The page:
Bacanius (s.str.) gorskii sp. nov. differs from the Eocene Bacanius kirejtshuki Sokolov and Perkovsky, 2020 described from Rovno amber in that it possesses a straight, impunctate, finely impressed meso-metaventral suture (differing from the convex, coarsely punctate meso-metaventral suture of B. kirejtshuki); an apically reduced subhumeral stria (complete in B. kirejtshuki); and an impunctate prosternal lobe (sparsely punctate in B. kirejtshuki). The new species can be easily distinguished from the other two known histerid beetles in Baltic amber, Carcinops donelaitisi Alekseev, 2016 and Xestipyge ikanti Alekseev, 2016, based upon its convex and rounded body shape, absence of dorsal elytral striae, and distinctly smaller body size.
Patronymic, this new species is named in honour of Andrzej Górski (Bielsko-Biała, Poland), collector of this amber piece.
Sex of the examined specimen determined was based on micro-CT results. We were unable to identify any sclerotized structure resembling an aedeagus in the abdominal cavity, and therefore we presume the specimen in question is a female.
The life history of extant Bacaniini is little known. Members of the tribe are mainly recorded living in rotting wood, sometimes in leaf litter or in nests of social insects like termites and ants (Kryzhanovskij and Reichardt, 1976), or even belonging to the hypogean and troglophilous faunas (Vomero, 1973; Magrini, 2005). Representatives of Bacaniini, like several other microhisterid taxa, have their mouthparts adapted to consume fungal spores, as well as the larvae of tiny arthropods (Kovarik and Caterino, 2000). A mixed sporophagous–predaceous diet in rotten wood of fallen and standing trees could be assumed as the ecological niche for the fossil species described in the present paper.
The Paleogene entomofauna of Baltic amber has been in the focus of palaeontological research for nearly a century. Dozens of new coleopteran taxa described yearly from this amber deposit show our fragmented knowledge of general coleopteran biodiversity in this lagerstätte, as well as the need for ongoing study of its inclusions. The newly described species is the third formally described from Baltic amber. Described histerid inclusions are also known from three fossil resins of different ages and locations (Chatzimanolis et al., 2006; Poinar and Brown, 2009; Caterino et al., 2015; Caterino and Maddison, 2018; Zhou et al., 2019; Jiang et al., 2020; Sokolov and Perkovsky, 2020): (1) Trypanaeus hispaniolus Chatzimanolis, Caterino and Engel, 2006 from early Miocene Dominican amber; (2) Bacanius kirejtshuki Sokolov and Perkovsky, 2020 from upper Eocene Rovno amber; and (3) Pantostictus burmanicus Poinar and Brown, 2009, Cretonthophilus tuberculatus Caterino et al., 2015, Amplectister tenax Caterino and Maddison 2018, Promyrmister kistneri Zhou et al., 2019, and Onthophilus yingae Jiang et al., 2020 from Cretaceous Burmese amber. The new discovery in Baltic amber adds to the growing number and diversity of fossil representatives known for this group.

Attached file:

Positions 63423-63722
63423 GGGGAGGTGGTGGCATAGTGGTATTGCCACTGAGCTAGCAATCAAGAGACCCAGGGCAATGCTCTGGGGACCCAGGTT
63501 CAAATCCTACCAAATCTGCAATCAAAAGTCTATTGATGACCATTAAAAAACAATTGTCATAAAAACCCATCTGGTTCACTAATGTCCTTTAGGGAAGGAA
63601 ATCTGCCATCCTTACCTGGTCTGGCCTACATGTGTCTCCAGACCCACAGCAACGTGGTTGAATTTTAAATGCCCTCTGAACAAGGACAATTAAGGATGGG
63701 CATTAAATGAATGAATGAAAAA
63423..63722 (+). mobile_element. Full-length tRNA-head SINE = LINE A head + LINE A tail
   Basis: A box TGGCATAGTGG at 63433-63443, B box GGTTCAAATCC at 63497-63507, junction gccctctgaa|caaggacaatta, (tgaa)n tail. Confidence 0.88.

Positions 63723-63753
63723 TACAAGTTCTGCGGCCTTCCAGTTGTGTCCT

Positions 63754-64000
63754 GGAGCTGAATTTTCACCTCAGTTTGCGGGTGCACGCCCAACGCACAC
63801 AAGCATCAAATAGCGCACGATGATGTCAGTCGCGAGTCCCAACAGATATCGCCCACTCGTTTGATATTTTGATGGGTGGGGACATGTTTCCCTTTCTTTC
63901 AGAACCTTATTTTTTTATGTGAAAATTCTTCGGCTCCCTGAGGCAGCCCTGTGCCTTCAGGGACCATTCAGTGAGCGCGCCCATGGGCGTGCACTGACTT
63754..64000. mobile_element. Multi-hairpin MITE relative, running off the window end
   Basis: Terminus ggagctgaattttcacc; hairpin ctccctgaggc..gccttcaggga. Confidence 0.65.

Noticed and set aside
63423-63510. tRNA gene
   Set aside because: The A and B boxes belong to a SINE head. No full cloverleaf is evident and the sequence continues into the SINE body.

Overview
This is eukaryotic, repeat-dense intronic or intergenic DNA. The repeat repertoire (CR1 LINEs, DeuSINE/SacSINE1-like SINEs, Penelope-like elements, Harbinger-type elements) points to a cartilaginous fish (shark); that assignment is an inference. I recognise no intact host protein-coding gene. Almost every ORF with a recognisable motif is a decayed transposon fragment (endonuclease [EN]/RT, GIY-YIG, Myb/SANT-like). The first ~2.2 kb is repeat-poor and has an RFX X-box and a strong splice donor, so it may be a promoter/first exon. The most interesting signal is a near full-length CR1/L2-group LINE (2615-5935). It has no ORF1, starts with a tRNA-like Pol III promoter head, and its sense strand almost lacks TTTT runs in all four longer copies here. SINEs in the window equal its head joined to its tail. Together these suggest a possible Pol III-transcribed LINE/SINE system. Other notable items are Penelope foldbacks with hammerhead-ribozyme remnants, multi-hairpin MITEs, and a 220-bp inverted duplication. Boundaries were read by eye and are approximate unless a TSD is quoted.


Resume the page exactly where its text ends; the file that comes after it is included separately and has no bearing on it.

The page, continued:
All material included in the paper is deposited in the private collection of Andrzej Górski (Bielsko-Biała, Poland) (CAG) and will subsequently be deposited in the collection of the Museum of Natural History, Institute of Systematics and Evolution of Animals, Polish Academy of Sciences (Kraków, Poland) (ISEA PAS), and all data are included in the description. X-ray microtomography volume renderings of the habitus and antenna of Bacanius gorskii sp. nov., holotype, 8619 (CAG) are available as Video Supplements.
VIA and AB designed the study, performed specimen identification and systematic placement, and prepared new species description. Both authors drafted the manuscript and suggestions that improved the manuscript.
The authors declare that they have no conflict of interest.
We are sincerely grateful to Andrzej Górski (Bielsko-Biała, Poland) for the loan of the interesting fossil specimen, to Kristaps Kairišs (Daugavpils University, Daugavpils, Latvia) for assistance in X-ray micro-computed tomography, and to Ryan McKellar (Royal Saskatchewan Museum, Regina, Saskatchewan, Canada) for linguistic suggestions on an early version of the manuscript. We thank the reviewers Tomáš Lackner (Bavarian State Collection of Zoology, Munich, Germany) and Michael S. Caterino (Clemson University, Clemson, USA) for their helpful comments and corrections to an earlier version of this paper.
This research has been supported by the IO RAS (theme no. 0128–2021–0012).
This paper was edited by Alexander Schmidt and reviewed by Michael Caterino and Tomáš Lackner.